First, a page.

Apple’s digital lifestyle comes to Amman

DIGITAL LIFESTYLE | Macs and iPods will make a fashionable retail appearance in Jordan next Sunday. Ahmad Humeid previews Jordan’s first ‘iSystem’ store

Apple is back. It has certainly taken quite some time for the Middle East to feel the seemingly unstoppable energy of Apple’s global resurgence. But now, driven by demand for the iPod, as well as its computers, the Apple brand is ready to make an impact in the region.

Combine that with Jordan’s ever expanding retail revolution and it becomes clear why, next Sunday, Amman will witness the opening of its first major Apple Center in the Wakalat Street of the Sweifieh shopping district.

Designed to resemble the famed Apple Stores that Apple directly runs in the US, Canada, Japan and the UK, the opening of the Center, called iSystem, will signal the return of Apple’s brand in a strong manner to the Jordanian market. A retail area of 280 square meters will make iSystem the largest Apple-dedicated store in the Middle East, the owners claim.

Apple computers have nearly disappeared from Jordan’s public consciousness in the past 15 yeas. In the late 80s and early 90s the Apple logo stood proudly on the Commodore Street in Shmeisani, as Jordanian IT pioneers like Karim Kawar (now Jordan’s US ambassador) and Basil Tutunji, were energetically selling Apple’s hardware to companies and individuals who were getting introduced to the desktop publishing revolution of that time.

But Apple’s expensive prices and the onslaught of cheaper PC alternatives have gradually wiped out Apple presence in the local market. Today most people think that only graphic designers use Apple.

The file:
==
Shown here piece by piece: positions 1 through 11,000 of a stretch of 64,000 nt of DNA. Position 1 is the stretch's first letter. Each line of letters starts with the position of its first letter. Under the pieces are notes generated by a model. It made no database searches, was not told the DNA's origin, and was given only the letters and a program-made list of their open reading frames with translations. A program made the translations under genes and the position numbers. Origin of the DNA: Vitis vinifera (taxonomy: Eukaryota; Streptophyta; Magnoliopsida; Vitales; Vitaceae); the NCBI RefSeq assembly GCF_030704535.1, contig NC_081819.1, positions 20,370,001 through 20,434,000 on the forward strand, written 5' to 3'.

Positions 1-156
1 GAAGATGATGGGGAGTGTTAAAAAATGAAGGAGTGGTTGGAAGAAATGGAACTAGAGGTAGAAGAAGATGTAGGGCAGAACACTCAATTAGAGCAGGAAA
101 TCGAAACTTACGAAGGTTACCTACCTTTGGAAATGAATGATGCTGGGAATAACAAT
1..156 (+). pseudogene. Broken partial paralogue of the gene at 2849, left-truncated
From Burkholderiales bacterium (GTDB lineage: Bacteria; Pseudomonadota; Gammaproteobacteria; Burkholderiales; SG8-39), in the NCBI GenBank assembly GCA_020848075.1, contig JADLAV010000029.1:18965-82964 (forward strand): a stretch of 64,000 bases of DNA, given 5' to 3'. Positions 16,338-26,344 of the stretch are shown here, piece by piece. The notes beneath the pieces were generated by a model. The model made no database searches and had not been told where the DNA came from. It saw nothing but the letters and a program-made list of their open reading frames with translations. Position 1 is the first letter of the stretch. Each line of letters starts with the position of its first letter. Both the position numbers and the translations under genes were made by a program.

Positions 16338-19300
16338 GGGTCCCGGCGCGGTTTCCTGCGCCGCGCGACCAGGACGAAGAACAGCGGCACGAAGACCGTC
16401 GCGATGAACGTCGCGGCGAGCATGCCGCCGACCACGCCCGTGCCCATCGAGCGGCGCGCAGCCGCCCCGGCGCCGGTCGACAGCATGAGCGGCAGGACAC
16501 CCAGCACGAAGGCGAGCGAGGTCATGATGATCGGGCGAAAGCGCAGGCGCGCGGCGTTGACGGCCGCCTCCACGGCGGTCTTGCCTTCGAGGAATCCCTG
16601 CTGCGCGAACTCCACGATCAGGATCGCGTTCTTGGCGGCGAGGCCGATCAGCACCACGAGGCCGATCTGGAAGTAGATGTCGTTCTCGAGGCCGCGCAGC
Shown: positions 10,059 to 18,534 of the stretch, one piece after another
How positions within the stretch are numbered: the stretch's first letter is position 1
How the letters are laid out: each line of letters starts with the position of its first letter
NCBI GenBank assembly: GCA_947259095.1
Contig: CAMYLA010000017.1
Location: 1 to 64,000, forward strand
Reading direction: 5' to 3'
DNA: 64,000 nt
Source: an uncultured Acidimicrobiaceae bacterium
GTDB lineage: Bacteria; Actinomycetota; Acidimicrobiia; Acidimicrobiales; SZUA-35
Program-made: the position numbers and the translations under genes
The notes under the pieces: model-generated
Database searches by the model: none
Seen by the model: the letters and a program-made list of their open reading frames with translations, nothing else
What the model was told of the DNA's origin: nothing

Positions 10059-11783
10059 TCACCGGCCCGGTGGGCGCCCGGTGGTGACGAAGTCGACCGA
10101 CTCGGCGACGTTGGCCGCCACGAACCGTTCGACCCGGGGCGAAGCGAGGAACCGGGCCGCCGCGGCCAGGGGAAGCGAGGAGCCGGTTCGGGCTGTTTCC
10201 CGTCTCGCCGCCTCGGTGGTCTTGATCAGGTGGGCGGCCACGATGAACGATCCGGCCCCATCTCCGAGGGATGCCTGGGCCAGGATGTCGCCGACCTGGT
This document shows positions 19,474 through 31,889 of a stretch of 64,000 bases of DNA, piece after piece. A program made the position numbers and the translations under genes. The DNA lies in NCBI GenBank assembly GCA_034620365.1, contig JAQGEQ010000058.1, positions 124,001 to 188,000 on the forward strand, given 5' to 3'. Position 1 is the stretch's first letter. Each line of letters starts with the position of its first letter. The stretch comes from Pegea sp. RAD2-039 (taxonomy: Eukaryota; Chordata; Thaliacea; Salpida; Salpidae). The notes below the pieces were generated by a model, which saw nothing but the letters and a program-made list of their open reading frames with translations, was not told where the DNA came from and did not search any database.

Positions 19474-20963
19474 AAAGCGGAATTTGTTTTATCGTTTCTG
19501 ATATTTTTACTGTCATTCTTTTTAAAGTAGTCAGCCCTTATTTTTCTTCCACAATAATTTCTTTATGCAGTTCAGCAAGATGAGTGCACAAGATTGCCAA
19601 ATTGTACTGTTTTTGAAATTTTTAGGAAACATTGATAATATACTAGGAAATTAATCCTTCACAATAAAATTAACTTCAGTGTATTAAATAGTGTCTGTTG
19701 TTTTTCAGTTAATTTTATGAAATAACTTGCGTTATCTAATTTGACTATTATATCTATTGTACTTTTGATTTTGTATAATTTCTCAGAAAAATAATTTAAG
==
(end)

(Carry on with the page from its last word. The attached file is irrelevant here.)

“We want to change the perception about Apple’s products. They are not just for designers. The iPod is part of today’s teenagers digital lifestyle and the retail business is the future,” said Marwan Ziadat, Jordan’s country manager of Grapheast who’s company is partnering up with Modern System, an authorized Apple reseller to launch the iSystem Apple Center.

“People in Jordan buy technology based on technical specifications. Our aim is to introduce them to the concept of the digital lifestyle through our store.” Apple’s strategy over the past few years has been to reinvent itself as a digital lifestyle company. The PC, which is becoming part of the living room, is considered the ‘digital hub’ into which our cameras, iPods and entertainment systems will connect. Communicating this to consumers was a main reason why Apple, in the face of scepticism in the market, decided to launch a chain of stores across the US and other regions. The strategy was a huge success. Apple today has over one hundred stores which it runs directly.